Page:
A nearly perfect album, No Doubt's second major effort is, to me, one of the greatest examples of how personal torment can make great art. The collision of Gwen's confessional lyrics with ska rhythms and pop hooks is an amazing conflict.

9. Radiohead, The Bends.
Although I love OK Computer (and nothing since) by this band, I think The Bends is a more even collection of songs, all of them tying back to the theme of how technology impacts our lives and makes us different human. Songs like "Just" echo their first hit, "Creep," but amazing anthems like "Street Spirit [Fade Out]" really make this an album to hear again and again.

10. Tori Amos, Under the Pink.
I might be the only gay man in America who thinks this is a great album, but I prefer it to her other work. The striking irony of "God," the hushed secrets of "Past the Mission," the sprawling lush anthem of "Yes, Anastasia" all work for me. And other, smaller songs—"The Waitress" and "Cornflake Girl"—still hold up for me. I never was a cornflake girl. I thought it was a good solution hanging with the raisin girls.

Honorable Mentions: Violent Femmes, Violent Femmes; Rufus Wainwright, Rufus Wainwright.



In celebration of my shopping Odyssey on Saturday and Monday night, I'd like to share with you all the stores I visited in search of the perfect pair of plain, shiny, brown dress shoes (preferably a slip-on):

SATURDAY (Arizona Mills)
Famous Footwear
Kenneth Cole
Rack Room Shoes
Shoe Pavilion
Robert Wayne Footwear

I estimate on Saturday I tried on 15 pairs of shoes, finally going into any shoe store we passed just to look. Nothing. Everything was ugly, didn't fit right, didn't come in my size (I'm a perfect 11 1/2), or felt like strapping bricks to my feet.

Monday night I resolved to go out after work, with some desperation, in the hopes I could have these by the start of our conference on Wednesday. Was I being to restrictive? Too inflexible? Was I asking for too much? Did what I want even exist??

MONDAY (Biltmore Fashion Park)
Macy's--almost left with an uncomfortable pair of Steve Maddens, but pressed on
Cole Haan
Apple store (my laser printer just died and I needed to scope out prices)

While at the Apple store, I searched for the nearest DSW, which was 15 miles away...in the suburbs!

So, I drove there.

MONDAY (Chandler Fashion Center)

Spent and hour and a half trying on 13 pairs of shoes, all wrong.

Frantic, I declared a shoe crisis! I called my man in Texas and asked for suggestions. He said, "You certainly seem to know what you want," echoing the salesperson's comment to Jimmy Stewart in Vertigo. And perhaps I was that obsessed.

Beaten, desperate, uncertain, I returned to Arizona Mills.

MONDAY (Arizona Mills)
Kenneth Cole

At Sketchers, I realized what I also needed to do was replace my casual brown shoes because the soles were cracked in half. I bought those, and because they always have buy one/get one half off, I got a cute pair of sneakers as a bonus for off-setting part of the shoe crisis.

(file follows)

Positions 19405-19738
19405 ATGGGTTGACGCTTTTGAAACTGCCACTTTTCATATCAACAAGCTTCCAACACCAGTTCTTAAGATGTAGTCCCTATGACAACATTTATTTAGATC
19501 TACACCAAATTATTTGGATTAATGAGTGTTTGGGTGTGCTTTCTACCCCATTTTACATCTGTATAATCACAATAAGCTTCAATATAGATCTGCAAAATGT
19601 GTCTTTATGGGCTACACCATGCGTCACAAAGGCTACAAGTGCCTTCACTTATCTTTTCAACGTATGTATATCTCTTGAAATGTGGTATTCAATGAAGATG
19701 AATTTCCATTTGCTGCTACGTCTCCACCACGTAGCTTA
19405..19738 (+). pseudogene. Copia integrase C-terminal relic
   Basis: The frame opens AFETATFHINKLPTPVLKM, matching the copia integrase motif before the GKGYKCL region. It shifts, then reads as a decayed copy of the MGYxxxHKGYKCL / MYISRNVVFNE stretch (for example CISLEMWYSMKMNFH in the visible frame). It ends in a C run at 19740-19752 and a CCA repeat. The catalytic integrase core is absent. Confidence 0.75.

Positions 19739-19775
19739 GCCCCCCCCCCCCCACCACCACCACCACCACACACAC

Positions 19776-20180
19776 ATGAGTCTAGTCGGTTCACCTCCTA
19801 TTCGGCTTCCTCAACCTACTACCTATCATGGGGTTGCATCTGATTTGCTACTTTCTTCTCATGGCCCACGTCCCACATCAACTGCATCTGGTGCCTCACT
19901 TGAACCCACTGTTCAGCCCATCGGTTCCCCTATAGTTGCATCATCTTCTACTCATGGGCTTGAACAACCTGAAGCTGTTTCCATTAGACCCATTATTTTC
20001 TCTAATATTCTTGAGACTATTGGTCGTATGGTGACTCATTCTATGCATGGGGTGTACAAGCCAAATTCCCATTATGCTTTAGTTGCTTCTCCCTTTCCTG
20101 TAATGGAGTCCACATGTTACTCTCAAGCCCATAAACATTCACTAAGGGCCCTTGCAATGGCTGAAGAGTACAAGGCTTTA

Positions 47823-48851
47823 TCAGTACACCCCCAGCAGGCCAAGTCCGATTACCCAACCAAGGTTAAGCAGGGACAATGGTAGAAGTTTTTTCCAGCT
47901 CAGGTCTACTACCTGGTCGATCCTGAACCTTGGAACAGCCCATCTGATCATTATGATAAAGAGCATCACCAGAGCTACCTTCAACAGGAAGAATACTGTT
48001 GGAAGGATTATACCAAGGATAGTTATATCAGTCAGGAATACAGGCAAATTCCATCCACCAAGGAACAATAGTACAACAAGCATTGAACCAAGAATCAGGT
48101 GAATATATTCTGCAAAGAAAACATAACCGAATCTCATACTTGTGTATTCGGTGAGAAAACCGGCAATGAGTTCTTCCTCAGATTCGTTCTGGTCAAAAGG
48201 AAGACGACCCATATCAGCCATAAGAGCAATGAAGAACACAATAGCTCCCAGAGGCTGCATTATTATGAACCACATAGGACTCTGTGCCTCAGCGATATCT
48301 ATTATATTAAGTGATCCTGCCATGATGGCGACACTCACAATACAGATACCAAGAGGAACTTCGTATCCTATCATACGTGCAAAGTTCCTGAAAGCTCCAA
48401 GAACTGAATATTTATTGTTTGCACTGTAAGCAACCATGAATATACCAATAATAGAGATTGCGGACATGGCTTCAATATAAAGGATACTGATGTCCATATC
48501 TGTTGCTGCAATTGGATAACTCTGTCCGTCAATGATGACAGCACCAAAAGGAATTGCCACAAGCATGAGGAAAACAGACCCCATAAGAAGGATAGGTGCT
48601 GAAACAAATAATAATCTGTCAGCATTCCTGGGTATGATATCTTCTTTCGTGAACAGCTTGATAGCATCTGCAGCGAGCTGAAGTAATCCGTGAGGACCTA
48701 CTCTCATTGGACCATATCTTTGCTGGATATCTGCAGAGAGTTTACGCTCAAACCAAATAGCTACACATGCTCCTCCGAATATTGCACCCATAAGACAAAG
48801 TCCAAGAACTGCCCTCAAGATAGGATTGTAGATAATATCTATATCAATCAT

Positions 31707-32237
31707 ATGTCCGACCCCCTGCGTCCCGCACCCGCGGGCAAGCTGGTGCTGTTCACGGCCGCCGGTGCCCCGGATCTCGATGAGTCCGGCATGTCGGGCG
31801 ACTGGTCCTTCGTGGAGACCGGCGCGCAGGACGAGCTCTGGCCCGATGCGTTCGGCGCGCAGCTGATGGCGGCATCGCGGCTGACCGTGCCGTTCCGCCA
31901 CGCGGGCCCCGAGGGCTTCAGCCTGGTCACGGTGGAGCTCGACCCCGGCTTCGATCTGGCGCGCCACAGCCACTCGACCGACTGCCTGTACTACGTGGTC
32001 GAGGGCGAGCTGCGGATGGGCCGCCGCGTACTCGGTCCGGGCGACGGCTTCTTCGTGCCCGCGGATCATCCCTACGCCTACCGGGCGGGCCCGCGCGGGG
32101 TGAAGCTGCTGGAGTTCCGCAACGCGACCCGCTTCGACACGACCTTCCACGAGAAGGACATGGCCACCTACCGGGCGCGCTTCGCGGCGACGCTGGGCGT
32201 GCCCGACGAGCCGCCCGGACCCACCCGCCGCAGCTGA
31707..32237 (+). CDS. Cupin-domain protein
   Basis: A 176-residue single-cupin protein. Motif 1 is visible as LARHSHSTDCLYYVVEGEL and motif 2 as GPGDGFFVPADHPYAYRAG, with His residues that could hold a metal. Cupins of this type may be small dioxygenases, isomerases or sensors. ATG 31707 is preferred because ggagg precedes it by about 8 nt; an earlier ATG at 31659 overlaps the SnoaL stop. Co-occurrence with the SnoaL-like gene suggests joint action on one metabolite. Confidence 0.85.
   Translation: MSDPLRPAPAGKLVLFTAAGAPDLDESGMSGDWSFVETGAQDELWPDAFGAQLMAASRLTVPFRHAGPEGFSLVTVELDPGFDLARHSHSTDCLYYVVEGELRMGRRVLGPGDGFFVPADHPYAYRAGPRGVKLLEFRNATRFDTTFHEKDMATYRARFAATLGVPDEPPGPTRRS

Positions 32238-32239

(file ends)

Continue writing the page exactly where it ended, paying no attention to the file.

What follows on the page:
Then, on my second visit to Kenneth Cole, nearly in tears, I tried on several wrong shoes and started to leave

and there they were

just sitting there on a shelf under a sign that said "SALE"

and they were beautiful, nearly everything I'd wanted (they lace up) and when I looked, they had my EXACT SIZE.

I slipped my foot in and it was love.


Now It Can Be Told

I've just received word that I can spill one piece of my big, good news.

I received an Artist's Project Grant from the Arizona Commission on the Arts in support of my manuscript-in-progress!!

At the time, I had only envisioned the Matthew Shepard poems and the Vertigo section of the book. The strange science-fiction section at the end was a complete surprise.

EVEN BETTER: four wonderful other artists I know also received grants during this cycle: poet Sean Nevin, poet Stephanie Lenox (who has been giving me amazing feedback on my work as I write it), memoirist Tania Katan, and visual artist Angela Ellsworth.

Please join me in congratulating them.

My Monthly Always Comes Early.

Lately I've been awash in magazine subscriptions—free, discounted, gifted, etc.—at my home. Here's a list of what I currently receive:

1. The Advocate
I like to keep up-to-date on what's going on with my people.

2. Real Simple
I'm a nut about neat organization strategies (although if you saw my desk, you'd never believe this) and I love their recipes. I do get a little put off by their articles on which pumps are fresh for fall—but everyone has to take their lumps.

3. Premiere
I've subscribed to this off and on since I was sixteen and reading Rolling Stone religiously. Although I don't like their most recent layout (too cluttered!), they generally offer artistic perspectives on new films as well as content about the industry.

4. Vanity Fair
People always think this is a women's magazine, but it's for everyone. Keeping track of the glitterati in a variety of realms (film, music, literature, politics) is always fascinating and I love their "Proustian Questionnaire," in which they ask the same 20 questions of various legends like Margaret Atwood and Gore Vidal.

5. Poets & Writers
A staple of my bimonthly reading. I think there's something important in every issue for any working writer. Yesterday at lunch, my colleagues and I discussed the implications of Bowling Green's Electronic Thesis Publication requirement. It was hot.